Designing a Gate: Designing a gate where the sensor detects the type of waste and directs it to the pipe, while the pipe rotates in the meantime to the respective garbage can was very tricky. We had several ideas from having an Objection plate while the garbage is held on the plate for detection and having a tilting bucket etc. Finally, we went for an idea of V-gate in order to avoid the movement of sensors and have less mechanical moving parts.

Using bearings: The original Idea involved using bearing both for V-gate shaft and Pipe support. As seen we used an 8 mm Radial bearing for Gate shaft on the either side. Also the rotating pipe shaft was to be supported by a thrust bearing, eventually we opted out of this idea as the wooden frame constructed for the Pipe was more than sufficient to support it. This saved a lot of time and prevented further any future mechanical complications in the project.

Using only one power supply: It was a challenge to restrict our selves in using only one power supply and having least electronic components as possible. Therefore, in our design phase, we have considered all the possible ways to use only one power supply efficiently; and we opted for the scheme that is represented in the electronics chapter.

Accuracy of sensors: Sensors are not always accurate, having limitation in their distance of measurement. This affects it's accuracy in detection (particularly when the object is small). We intended to modify the gate design by adding a printed part but it effected the performance of the sensor and so for future implications of the system for better detection, shielded sensors can be used.

Position of Sensors: There are many factors that came in to the picture while deciding the position and location of our sensors. We considered making a fixed structure for the sensors because we did not want the sensors to be attached to the gate. Also, the distance between the two sensors had to be considered so that the sensors do not influence each other. This has been done by considering the recommended distance in the datasheet and also by some trial and error we found the optimal locations to place our sensors.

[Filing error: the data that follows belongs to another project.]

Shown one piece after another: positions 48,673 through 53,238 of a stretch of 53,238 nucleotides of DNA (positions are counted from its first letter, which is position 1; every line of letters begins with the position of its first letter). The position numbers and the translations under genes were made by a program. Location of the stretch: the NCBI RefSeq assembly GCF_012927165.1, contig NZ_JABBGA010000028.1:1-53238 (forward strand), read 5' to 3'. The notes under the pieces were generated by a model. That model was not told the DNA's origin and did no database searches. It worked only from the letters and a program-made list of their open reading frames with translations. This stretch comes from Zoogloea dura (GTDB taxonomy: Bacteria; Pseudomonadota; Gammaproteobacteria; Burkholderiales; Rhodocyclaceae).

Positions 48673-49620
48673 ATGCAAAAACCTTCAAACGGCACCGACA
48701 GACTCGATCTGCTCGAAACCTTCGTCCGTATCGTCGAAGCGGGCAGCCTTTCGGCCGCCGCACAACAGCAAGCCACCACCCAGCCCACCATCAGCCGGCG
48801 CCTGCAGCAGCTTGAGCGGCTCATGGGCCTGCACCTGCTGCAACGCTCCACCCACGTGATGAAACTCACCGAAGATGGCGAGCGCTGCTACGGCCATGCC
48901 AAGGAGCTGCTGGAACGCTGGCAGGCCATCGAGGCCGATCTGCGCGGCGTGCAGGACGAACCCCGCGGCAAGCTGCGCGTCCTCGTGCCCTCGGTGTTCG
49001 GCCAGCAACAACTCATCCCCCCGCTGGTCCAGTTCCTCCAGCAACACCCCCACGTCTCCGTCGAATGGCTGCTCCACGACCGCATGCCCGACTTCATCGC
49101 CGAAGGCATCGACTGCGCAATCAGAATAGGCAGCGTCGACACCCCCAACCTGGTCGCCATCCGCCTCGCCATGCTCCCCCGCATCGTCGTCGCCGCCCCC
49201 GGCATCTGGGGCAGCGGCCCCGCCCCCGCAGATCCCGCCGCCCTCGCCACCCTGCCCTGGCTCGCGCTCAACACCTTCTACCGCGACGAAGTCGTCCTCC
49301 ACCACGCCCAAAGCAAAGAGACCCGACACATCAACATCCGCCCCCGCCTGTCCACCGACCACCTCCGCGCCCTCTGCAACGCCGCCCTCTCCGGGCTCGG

Initialization of the system: In the start-up of the system, we wanted everything to go to the prescribed zero position. However, servos were moving without a command given to them (fast and not as commanded). We "fixed" this by considering the actual position of the motors on the system start-up. Furthermore, one can consider here other ways of solving this issue, for instance, using different servos, other software solutions like using EEPROM; or hardware solutions.

Tuning and adjusting different parameters of the system: Tuning and adjusting different parameters of the system, and making everything work together was rather challenging. We opted for values that are optimal, however, the system response can be increased by changing these parameters (ex. speed of servos, the delays added into the code, etc.). Also, we observed that it will detect more efficiently metals if we only consider the data from the inductive sensor, this can be seen in the codes given in the programming section.

Step 19: Conclusion

This project has been done during the academic year 2019-2020 as part of the Mechatronics course, in the Brussels Faculty of Engineering; a joint Master's program of the Vrije Universiteit Brussel (VUB) and Université Libre de Bruxelles (ULB). The project was challenging. The requirement was to do an automatic machine to be able to sort minimum two different types of waste. As a team we managed to meet these requirements and developed a machine that sorts three types of waste.

Authors of this project are (A-Z):

Afaque Sayyed

Anibal Santiago

Kawtar Benmansour

Varun Shelvankar

Silvana Valle

Zemerart Asani

Instructors:

Prof. Dr. Ir. Bram Vanderborght

Ir. Albert De Beir

Ir. Marco Rossini

Step 20: Download Files

Step 21: References

STEM Contest

Participated in the
STEM Contest

Be the First to Share

    Recommendations

    • Trash to Treasure Contest

      Trash to Treasure Contest
    • Raspberry Pi Contest 2020

      Raspberry Pi Contest 2020
    • Wearables Contest

      Wearables Contest

    Discussions

    0
    Kartik0004
    Kartik0004

    Question 17 hours ago on Step 8

    Hello sir, what will happen if I use the proximity sensors with the output type of NPN -NO instead of NPN-NC.